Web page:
By Taft Weber-Kilpack, service designer
As a design-oriented environment, you can imagine Harmonic Design is a thriving world of creatives, always interested in something new. The world of service design is constantly evolving, and we are always learning and growing our methods to meet clients’ needs and pursue our own design passions.
To better understand how we are growing, we undertook a four-month internal project to learn about what our designers do to develop their practice, connect with outside fields, and foster learning environments on their projects. With a broader view, we could see the way Harmonic Design’s practice interacts with the practice of each individual on the team (Harmonicas) and broader communities of practice, discovering:
With these insights, we began experimenting with internal activities to investigate how we could support practice-building more.
The project was led by the same service design approaches we usually use for client work. I conducted 16 interviews using visual research frameworks, similar to client project discovery. I attended meetings for internal initiatives, chatted with people who had led practice-related projects, and picked the brains of some of our best systems thinkers. There is no shortage of resources and brain power on the team – especially when you plant the seed of carving out more time for learning.
Harmonicas have various interests that intersect with, are tangential to, or even wildly unrelated to service design – and the interviews showed how people see each others’ niche interests as valuable and generative to their practices. Practitioners are also applying their values (e.g., design as a driver for equity) and using them as a direction for learning and growing opportunities. Interests and values cut across the client teams we usually work on and become opportunities for building connections and learning from each other.
And how exactly are our teammates learning? They’re up to everything! To name a few: reading, watching videos, building new templates, interviewing other designers, attending events, going on service safaris, reaching out to coworkers for advice, writing, teaching design, and working on passion projects. But, each individual engages in different activities for different reasons. Any of our experiments need to keep this variety in mind, respecting that no one-size activity would work for everyone. Designers would benefit from autonomy in shaping and choosing their practitioner activities.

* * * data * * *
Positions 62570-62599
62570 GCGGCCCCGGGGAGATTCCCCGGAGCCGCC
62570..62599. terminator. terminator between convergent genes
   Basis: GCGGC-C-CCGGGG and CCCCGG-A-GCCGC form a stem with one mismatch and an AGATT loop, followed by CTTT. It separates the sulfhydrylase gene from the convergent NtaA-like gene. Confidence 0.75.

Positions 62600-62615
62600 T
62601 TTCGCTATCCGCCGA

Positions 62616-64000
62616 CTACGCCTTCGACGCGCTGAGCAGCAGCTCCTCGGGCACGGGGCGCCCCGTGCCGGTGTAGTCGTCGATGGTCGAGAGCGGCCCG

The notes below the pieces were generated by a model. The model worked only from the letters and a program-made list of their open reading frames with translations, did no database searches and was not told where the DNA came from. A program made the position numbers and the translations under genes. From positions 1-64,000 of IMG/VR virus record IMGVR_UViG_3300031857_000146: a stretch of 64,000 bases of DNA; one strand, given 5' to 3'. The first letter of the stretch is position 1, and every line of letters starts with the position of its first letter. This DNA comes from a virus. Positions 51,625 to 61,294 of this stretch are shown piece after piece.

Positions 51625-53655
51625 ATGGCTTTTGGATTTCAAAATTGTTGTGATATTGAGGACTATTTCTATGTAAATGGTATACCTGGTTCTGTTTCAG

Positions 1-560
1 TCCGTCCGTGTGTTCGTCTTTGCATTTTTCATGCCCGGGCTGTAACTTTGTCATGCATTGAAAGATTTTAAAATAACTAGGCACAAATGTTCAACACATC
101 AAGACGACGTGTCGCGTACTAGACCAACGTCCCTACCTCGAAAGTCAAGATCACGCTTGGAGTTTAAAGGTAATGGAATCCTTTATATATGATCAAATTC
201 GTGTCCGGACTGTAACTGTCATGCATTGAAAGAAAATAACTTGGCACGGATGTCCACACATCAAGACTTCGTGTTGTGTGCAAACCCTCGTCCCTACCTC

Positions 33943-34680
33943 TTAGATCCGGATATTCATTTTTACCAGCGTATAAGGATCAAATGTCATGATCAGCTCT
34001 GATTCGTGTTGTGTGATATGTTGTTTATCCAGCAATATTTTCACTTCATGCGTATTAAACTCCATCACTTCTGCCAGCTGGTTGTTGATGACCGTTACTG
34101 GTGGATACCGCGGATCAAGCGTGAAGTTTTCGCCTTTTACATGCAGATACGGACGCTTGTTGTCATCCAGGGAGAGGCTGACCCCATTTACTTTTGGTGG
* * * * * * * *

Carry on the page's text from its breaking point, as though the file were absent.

I defined practitioner activities as “an action someone takes that they feel actively contributes to or stretches their practice.” In synthesis, three different ways to understand practitioner activities appeared:
These categories could be interesting reflective tools for other practitioners.
With all those designer minds, we conducted an ideation session during our weekly team meeting. Prompted by possible scenarios of a future studio environment, we asked people to share their “I would love this” ideas and “I would hate this” ideas, acknowledging that what worked for one person on the team might not be a great fit for someone else.
The playground and laboratory scenarios are opposites of each other in the framework and paint a picture of very different learning environments. The point was not to pick a future scenario but to instead use them as inspiration during brainstorming – and they became very helpful in guiding the conversation during the ideation session.
There is an underlying structure with open spaces in which people explore their own interests, both individually and in organically-formed groups.
Keywords: joy, adventure, teamwork, sharing, recovering
An environment for experiments and the production of new knowledge and methods that systematically seeks and references outside knowledge.
Keywords: connected, structured, generative, focused
Since the ideation session, we spent a couple of weeks running smaller experiments across the studio, seeing what interventions people find useful for carving out dedicated practice time. Here are some activities that we’ve tried that you might enjoy trying in your studio or practice too:
With each experiment, we are learning more about what works for different members of our teams and adjusting for the next iteration. There are more layers to go, like looking at policy or culture interventions we can take over a more extended period and finding ways to support people who are especially feeling a time crunch in their calendars.
Some questions that remain for us that might be interesting reflection questions for you too: